The Best PCs You Can Build for $300, $600, and $1200

We’ve walked you through building your own computer before, but what we didn’t do at the time is give you a suggested parts list for that new computer. In this post—which we’ll update regularly as prices and components change—we’ll walk you through the parts and hardware we’ll need for three different system builds: a budget workstation, a mid-range powerful PC, and an enthusiast’s system for gamers and media professionals.

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Tomato Hair


What a fine looking tomato! Hiro, a hairstylist in Osaka, Japan, rendered this amazing haircut. It’s one of many strange and lovely haircuts from Japan that Kotaku’s Brian Ashcraft found. You can view the rest at the link.


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The Well-Stocked Home Pharmacy

It’s a great idea to put all your medical stuff into a kit of some sort, even if it never leaves your house. The worst place to store medicine supplies is in the bathroom, where most people keep them. It is moist and warm there, while what medical stuff wants is dry and cool. You also want to be able to grab supplies quickly and take them where they are needed. We put ours into plastic cases the size of shoe boxes, There’s one for bandages and first aid, and another for medicines. The lids seal tight, prolonging the shelf life of the contents. When there is a first-aid injury, we get the kit and have everything together on site.

In addition to first-aid supplies here are some medicines you might consider stocking:

  • You should have an antibiotic ointment like Polysporin or a triple antibiotic.
  • Diarrhea serves a useful function to remove bad things from the body, but sometimes you may need Imodium to control excessive and severe diarrhea. Take this on your travels.
  • I like to have some hydrocortisone at home for itchy rashes and eczema.
  • Afrin nasal spray for a decongestant. Because it is targeted to the nasal area, the medicine is more potent than oral decongestants so you get more bang for the side-effect buck. Don’t use it for more than 3 days, though.
  • It’s a good idea to have an anti-fungal like Lotrimin or clotrimazole for athlete’s foot or infection of the skin.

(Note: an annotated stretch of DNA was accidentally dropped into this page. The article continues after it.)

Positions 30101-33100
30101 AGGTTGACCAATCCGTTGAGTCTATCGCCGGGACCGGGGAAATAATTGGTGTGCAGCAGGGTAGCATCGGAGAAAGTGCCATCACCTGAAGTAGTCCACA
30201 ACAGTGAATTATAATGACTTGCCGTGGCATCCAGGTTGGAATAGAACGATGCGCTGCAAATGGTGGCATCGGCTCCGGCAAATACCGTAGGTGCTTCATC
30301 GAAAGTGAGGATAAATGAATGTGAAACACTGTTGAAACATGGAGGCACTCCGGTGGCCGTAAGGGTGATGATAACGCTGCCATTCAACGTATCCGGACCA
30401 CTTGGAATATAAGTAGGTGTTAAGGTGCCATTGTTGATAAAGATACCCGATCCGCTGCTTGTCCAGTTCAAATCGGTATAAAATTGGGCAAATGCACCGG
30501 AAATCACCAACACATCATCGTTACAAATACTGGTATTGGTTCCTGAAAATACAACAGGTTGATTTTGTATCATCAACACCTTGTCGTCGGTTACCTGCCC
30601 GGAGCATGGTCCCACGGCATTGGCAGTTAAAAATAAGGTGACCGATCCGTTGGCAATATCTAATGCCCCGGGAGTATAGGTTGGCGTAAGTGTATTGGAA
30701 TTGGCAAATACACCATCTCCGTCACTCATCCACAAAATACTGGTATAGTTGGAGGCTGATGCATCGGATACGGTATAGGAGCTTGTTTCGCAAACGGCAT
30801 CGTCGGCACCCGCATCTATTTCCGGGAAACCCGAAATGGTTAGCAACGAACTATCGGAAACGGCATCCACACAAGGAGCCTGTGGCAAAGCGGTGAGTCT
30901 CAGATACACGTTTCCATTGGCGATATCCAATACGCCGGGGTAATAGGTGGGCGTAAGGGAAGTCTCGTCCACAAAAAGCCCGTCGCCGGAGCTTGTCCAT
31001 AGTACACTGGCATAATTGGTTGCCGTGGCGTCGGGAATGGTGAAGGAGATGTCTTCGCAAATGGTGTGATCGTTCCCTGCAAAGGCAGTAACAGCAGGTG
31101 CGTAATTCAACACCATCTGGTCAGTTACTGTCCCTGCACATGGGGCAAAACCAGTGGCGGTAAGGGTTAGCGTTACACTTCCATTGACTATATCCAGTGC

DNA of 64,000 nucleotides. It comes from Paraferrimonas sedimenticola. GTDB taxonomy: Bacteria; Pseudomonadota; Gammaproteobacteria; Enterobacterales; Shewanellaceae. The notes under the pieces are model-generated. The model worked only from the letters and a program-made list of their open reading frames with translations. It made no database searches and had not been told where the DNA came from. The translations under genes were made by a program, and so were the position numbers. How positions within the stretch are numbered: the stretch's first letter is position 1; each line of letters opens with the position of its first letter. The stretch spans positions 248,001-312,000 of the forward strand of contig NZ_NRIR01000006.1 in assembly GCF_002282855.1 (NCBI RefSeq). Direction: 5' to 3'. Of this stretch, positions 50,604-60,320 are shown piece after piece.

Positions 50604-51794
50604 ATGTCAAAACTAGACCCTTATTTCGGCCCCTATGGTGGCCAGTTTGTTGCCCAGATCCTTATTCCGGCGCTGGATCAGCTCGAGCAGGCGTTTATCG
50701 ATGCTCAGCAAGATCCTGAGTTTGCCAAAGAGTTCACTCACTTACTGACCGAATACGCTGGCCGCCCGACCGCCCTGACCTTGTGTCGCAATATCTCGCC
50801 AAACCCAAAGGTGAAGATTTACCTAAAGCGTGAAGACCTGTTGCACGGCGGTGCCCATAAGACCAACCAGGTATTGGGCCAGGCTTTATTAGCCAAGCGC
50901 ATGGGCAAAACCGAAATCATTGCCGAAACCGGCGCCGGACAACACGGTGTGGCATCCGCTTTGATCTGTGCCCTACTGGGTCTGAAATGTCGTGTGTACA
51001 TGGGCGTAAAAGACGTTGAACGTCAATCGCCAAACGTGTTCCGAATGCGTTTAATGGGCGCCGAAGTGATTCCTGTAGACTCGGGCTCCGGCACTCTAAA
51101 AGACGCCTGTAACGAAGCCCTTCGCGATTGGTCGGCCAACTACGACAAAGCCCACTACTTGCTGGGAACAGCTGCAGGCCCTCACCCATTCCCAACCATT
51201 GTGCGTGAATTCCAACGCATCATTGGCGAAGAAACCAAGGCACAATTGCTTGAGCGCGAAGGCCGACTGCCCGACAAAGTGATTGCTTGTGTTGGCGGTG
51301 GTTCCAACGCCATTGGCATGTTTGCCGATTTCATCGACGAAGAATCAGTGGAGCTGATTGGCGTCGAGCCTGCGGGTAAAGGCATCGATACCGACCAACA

• Another good thing to stock is Benadryl for allergies and allergic reactions.
  • If you are traveling in exotic places (for you) ask your doctor to prescribe the antibiotic Cipro (ciprofloxacin) to take with you in case of emergency.
  • The other thing we take in our traveling medical kit is probiotics and vitamin D. Since probiotic products vary enormously, current studies suggest that the two aspects the matters most are higher numbers of colony forming units and containing more than one strain. For probiotics, aim for products with 5 billion colony forming units.

Alan Greene, MD

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Ex-Google ad engineer fights back against advertisers with anti-tracking software


Not long ago, Brian Kennish helped to write the software that serves advertisements around the Web. First at DoubleClick and later at Google, he helped build ad servers and the developer APIs that link advertisers and ad products.

But the more he worked on ad technology, the more concerned he grew about the data advertisers were collecting about him. “I realized that despite having all of this insider knowledge, I myself had absolutely no idea where all my data was going and what was being done with it,” Kennish said. “That was a pretty scary proposition.”

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Yasutomo 2020 Wa-Ben Wallet

I recently realized I have never been satisfied with any wallet I’ve ever owned. It was time for that to change.

I thought about the Slimmy (which still looks pretty fantastic), until I remembered reading an interview with William Gibson. He talked about some crazy wallet made out of a material called Cuben.

Now this sounded promising. I headed off to Google and searched for “william gibson wallet.” The top result took me to a review of the Yasutomo Wa-Ben wallet at

Chad’s review convinced me that the Yasutomo 2020 Wa-Ben wallet, made in Hong Kong by Jason Hung and touted as the world’s first Cuben Fiber wallet (specifically, Cuben Fiber CT9K.5), could be exactly what I was looking for.

So I slapped down an electronic $49.50 (post-paid from Hong Kong), and three weeks later I signed for my new wallet at the post office (it seems the people in charge of these decisions deem packages from Hong Kong as untrustworthy).

After carrying it around daily for about a week, I can say it was exactly what I was looking for.

The wallet is extremely light (0.69 ounces, according to the website), extremely thin (you can see through it!), and extremely durable. I often forget I’m even carrying it and have to frantically check my front pocket to see if it’s there. It always is.

It has six credit card pockets, two “hidden” pockets behind the card pockets, and two cash/note pockets, so there’s plenty of room to carry more than enough.

So here’s my short review. The Yasutomo 2020 Wa-Ben wallet is fabulous piece of gear, and I recommend it highly for anyone looking to lighten their everyday carry load.

Tom Fassbender

Yasutomo 2020 Wa-Ben Wallet

Manufactured by Yasutomo 2000

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